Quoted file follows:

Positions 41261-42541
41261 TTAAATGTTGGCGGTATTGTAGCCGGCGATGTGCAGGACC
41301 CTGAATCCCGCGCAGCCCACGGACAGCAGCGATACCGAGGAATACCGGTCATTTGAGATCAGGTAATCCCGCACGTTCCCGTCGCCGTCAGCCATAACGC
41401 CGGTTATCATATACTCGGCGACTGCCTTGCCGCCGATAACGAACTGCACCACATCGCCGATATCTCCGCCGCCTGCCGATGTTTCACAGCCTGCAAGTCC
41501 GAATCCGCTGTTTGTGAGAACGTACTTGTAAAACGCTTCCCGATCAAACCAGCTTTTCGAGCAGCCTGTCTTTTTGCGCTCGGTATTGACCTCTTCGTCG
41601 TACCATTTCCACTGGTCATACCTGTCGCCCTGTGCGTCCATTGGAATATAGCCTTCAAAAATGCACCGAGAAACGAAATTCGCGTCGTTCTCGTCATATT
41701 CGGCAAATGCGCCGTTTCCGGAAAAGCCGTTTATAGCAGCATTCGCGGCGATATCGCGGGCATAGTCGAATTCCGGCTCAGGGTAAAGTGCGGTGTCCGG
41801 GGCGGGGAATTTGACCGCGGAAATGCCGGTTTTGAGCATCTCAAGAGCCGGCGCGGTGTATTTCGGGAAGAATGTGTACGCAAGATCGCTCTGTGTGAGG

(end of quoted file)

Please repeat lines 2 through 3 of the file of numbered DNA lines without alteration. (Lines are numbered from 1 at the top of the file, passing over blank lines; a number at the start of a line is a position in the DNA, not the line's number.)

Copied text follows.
41261 TTAAATGTTGGCGGTATTGTAGCCGGCGATGTGCAGGACC
41301 CTGAATCCCGCGCAGCCCACGGACAGCAGCGATACCGAGGAATACCGGTCATTTGAGATCAGGTAATCCCGCACGTTCCCGTCGCCGTCAGCCATAACGC